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Accueil > Équipes > Turbulence & Instabilités > Publications T&I et posters doctorants > Précédent quinquennal > Publications T&I 2017

Article dans C. R. Méc. (2017)

Multipoint turbulence structure and modelling : The legacy of Antoine Craya

Claude Cambon

Multipoint turbulence structure and modelling : The legacy of Antoine Craya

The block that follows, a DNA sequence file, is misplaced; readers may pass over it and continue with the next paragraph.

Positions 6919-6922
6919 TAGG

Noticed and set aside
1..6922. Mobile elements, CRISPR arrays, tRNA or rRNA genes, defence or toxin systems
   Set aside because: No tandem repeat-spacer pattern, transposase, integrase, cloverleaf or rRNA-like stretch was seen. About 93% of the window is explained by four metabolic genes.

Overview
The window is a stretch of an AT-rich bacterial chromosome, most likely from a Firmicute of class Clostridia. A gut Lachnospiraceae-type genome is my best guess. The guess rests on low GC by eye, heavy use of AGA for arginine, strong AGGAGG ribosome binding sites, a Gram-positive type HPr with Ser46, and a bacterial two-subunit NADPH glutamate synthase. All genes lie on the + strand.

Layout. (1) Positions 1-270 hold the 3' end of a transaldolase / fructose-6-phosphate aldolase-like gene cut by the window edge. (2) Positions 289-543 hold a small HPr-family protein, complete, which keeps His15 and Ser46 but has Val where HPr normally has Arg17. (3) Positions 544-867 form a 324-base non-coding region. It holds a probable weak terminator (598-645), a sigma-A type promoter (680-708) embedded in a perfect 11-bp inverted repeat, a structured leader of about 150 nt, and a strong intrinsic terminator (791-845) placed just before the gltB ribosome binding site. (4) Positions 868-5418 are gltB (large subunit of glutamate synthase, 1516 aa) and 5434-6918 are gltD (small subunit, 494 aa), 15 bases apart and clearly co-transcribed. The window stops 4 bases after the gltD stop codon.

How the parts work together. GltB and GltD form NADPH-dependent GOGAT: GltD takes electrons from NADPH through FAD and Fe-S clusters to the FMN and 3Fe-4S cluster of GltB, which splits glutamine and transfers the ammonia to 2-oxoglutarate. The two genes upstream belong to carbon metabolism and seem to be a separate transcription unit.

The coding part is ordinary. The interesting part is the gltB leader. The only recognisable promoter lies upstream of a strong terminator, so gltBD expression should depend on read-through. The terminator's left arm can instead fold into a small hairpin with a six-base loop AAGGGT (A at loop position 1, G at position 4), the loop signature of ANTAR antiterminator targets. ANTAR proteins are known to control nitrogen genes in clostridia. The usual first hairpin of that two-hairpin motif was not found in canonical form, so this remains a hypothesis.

Some elements are given on the very multiform career of Antoine Craya. In addition to a strong involvement in applied hydraulics in Grenoble, he was very influential on the research of his colleagues : to give only a few examples of well-known scientists in the Lyon–Grenoble area, he inspired the doctoral work on wall-jets by Jean Mathieu, the doctoral work on channel flow by Geneviève Comte-Bellot, and the dominant research area of René Moreau on magnetohydrodynamic (MHD) turbulence. The main part of this article is devoted to the legacy of Antoine Craya, from his own doctoral dissertation (1957). Inspired by G.I. Taylor probably more than by G. Batchelor, he contributed to establish the concept of HAT (Homogeneous Anisotropic Turbulence), as a useful intermediate step between HIT (Homogeneous Isotropic Turbulence) and fully statistically inhomogeneous turbulent flows. For this purpose, a mean flow with space-uniform velocity gradient can inject energy and anisotropy to a fluctuating flow, and statistical homogeneity is restricted to fluctuations. Complete equations for two-point second-order and three-point third-order velocity correlations were written, both in physical space and in Fourier space, in order to exactly solve mixed pressure–velocity correlations thanks to the incompressibility constraint. Antoine Craya is well known for the use of the eponymous frame of reference, thanks to Jacks Herring (1974). Later recognized as a spectral counterpart of a general decomposition in terms of toroidal/poloidal/dilatational modes, this frame leads to expressing the spectral tensors of correlation with a minimal number of scalar (or pseudo-scalar) descriptors, without loss of information and for arbitrary anisotropy. Craya provided us with a special angle of attack of the so-called RDT (Rapid Distortion Theory) and triadic closures, even if he did not work directly on them. Accordingly, this paper is also an opportunity to come back on the long history of RDT, including the Spectral Linear Theory as a better nomenclature, especially for recent studies. As far as possible, historical milestones are recalled throughout this article, and one recovers the Lagrangian formalism of Cauchy, emphasized by Uriel Frisch as well, with the use of a ‘Cauchy matrix’ in connection with linear theory. Finally, it is shown how the legacy of Craya is present in new (not addressed by him) domains, such as stratified turbulence and MHD turbulence. We discuss how further (past 1957) approaches, by Keith Moffatt (spectral linear theory, 1967), and Steven Orszag (triadic closure for HIT, as EDQNM, Eddy Damped Quasi-Normal Approximation, 1970) can be integrated in a general approach to anisotropic turbulence, which still benefits from Craya’s legacy. A synoptic scheme for the description of multipoint statistics is re-discussed on this occasion. More incidentally, connections with Kraichnan theories and with the formalism of Kármán–Howarth–Monin equation(s) are touched upon.

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